Thoughts from the Cave

During these past weeks in the Gospel, Jesus has been telling many parables to teach those around him about Heaven. This parable reference is naturally to the New Testament’s marriage supper of the Lamb, and we observe that the parable clearly intends to portray Israel’s spiritual indifference to the invitation in the sharpest way, culminating in their killing the messengers of the covenant. The imagery of a wedding banquet turns to the serious message when the man without the proper wedding clothes is not merely thrown out of the banquet, but is bound hand and foot, and cast into darkness where there is weeping and gnashing of teeth.

This is obviously the judgment scene that Jesus repeated so often with these very words. Thus the banquet is the celebration of those who enter the kingdom, and the exclusion is the judgment of God for those who reject the invitation of grace.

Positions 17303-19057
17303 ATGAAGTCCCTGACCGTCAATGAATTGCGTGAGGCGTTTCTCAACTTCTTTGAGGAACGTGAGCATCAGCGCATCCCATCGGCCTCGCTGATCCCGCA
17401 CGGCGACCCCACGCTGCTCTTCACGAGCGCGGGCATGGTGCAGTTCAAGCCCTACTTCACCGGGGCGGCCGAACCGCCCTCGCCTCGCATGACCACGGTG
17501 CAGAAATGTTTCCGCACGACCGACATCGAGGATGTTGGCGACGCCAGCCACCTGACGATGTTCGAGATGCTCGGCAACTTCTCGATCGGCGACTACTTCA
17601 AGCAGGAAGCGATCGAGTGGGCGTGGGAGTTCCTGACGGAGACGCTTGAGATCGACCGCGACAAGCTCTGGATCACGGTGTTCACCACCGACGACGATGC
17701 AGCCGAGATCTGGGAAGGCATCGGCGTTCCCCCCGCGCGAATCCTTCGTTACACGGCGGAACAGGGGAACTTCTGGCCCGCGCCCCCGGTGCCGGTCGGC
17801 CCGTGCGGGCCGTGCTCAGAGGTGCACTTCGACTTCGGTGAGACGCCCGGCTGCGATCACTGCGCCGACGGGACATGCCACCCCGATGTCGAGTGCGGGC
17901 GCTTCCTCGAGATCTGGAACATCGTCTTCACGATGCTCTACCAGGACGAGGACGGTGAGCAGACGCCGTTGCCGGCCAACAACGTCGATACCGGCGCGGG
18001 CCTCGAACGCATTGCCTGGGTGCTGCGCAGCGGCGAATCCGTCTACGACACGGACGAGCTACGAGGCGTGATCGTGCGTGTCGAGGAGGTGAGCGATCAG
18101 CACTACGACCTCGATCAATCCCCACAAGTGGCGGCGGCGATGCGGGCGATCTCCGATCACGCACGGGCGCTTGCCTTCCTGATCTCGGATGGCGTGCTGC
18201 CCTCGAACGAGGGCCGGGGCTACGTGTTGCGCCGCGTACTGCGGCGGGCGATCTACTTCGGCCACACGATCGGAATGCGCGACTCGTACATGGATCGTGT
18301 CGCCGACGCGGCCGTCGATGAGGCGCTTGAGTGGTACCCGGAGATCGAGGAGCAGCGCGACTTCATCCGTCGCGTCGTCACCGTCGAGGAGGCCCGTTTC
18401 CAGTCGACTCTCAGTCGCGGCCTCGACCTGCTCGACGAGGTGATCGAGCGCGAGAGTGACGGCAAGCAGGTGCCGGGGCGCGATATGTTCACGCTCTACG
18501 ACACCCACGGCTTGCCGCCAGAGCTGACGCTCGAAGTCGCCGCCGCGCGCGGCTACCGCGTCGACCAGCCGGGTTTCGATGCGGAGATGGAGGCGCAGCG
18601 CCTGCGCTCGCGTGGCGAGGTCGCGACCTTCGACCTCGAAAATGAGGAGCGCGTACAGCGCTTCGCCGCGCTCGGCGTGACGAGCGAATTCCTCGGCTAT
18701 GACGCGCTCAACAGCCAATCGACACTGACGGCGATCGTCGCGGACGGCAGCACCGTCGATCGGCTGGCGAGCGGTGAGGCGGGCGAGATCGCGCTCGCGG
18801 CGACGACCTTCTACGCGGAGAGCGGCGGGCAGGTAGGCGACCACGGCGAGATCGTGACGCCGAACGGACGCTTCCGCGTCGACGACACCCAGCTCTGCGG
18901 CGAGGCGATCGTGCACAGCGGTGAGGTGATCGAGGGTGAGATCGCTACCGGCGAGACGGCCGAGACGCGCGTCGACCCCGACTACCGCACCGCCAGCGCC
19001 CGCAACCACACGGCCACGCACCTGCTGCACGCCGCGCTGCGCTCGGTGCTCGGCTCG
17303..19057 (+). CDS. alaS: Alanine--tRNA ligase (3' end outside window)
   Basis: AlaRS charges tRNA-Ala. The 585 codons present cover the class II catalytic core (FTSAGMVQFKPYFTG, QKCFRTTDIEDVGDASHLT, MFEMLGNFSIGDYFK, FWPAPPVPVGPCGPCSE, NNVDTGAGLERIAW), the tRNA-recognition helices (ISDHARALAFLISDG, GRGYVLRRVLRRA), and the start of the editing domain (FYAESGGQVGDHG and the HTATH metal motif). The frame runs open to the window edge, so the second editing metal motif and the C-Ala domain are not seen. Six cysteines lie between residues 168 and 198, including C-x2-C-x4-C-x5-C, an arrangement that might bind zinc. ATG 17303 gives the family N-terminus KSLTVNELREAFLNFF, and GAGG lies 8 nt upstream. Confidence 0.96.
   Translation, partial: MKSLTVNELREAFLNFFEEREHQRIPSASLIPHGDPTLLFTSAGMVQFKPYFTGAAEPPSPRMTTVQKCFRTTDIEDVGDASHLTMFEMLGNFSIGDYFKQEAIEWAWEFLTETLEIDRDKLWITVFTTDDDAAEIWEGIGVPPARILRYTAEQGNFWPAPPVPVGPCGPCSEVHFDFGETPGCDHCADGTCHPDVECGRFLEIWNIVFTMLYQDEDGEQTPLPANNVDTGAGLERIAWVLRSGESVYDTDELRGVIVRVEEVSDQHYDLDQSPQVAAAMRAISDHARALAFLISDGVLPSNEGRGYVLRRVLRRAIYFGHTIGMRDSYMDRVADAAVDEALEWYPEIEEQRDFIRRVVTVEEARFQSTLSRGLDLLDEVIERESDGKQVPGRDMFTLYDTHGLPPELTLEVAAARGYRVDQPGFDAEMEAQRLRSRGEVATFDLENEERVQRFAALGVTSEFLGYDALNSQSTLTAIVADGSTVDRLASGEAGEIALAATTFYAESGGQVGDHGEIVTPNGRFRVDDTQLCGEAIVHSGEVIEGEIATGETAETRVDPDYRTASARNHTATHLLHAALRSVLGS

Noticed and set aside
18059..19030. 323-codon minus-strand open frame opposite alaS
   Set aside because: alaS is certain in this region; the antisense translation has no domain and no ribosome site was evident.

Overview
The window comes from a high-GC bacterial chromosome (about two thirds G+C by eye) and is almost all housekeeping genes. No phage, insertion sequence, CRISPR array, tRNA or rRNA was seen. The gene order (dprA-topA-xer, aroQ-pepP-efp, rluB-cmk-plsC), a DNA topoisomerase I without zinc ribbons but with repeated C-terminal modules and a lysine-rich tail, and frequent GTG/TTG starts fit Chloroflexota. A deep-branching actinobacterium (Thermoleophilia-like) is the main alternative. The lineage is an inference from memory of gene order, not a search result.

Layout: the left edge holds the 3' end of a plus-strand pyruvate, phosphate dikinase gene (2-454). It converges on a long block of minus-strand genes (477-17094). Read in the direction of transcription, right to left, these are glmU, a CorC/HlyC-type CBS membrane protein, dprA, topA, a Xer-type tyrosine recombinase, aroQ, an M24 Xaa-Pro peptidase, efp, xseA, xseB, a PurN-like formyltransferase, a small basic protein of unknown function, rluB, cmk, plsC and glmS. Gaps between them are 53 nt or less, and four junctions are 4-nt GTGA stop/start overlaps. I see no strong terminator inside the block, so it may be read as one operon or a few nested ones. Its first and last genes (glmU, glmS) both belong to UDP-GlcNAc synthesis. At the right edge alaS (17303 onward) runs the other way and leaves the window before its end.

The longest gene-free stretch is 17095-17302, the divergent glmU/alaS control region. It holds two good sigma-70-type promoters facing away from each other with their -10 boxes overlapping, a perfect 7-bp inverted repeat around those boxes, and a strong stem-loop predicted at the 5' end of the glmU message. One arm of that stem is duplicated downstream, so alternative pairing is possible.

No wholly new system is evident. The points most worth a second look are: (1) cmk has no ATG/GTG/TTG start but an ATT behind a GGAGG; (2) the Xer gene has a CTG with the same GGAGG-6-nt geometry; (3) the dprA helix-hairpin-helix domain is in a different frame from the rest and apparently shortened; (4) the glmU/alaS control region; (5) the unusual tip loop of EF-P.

There are three natural stages in the story. The invitation refused, the second invitation violently opposed, and the invitation given to any who would come.

In our day the invitation goes out from the Church by the Spirit through the Church: “The Spirit and the bride say, ‘Come’.” And whosoever wills may come and drink of the water of life freely. Those who refuse, whether violently opposed to Christ, or pretending to be in Christ, will have no part in the kingdom, but will be cast into outer darkness.

This is the message of the Gospel, the good news. The Church must carry the invitation to the world, even if the world might refuse the invitation, or even treat them violently and kill them.

The story makes it clear that there is no reason, none at all, for people to reject a gracious invitation from the King to come to the wedding feast and enjoy all good things. The only reason they reject the invitation is that they do not believe the King, or they do not believe that Jesus is the Son of God. But since this is a call from the King, from God Himself, the people are not free to take it or leave it, even if they think they can be non-committal. To reject the invitation of God to share in the Kingdom is folly–it is to choose death; or, to reject the offer of grace is to reject God’s only provision for eternal life.

God Bless,
Fr. Anthony E. Camilleri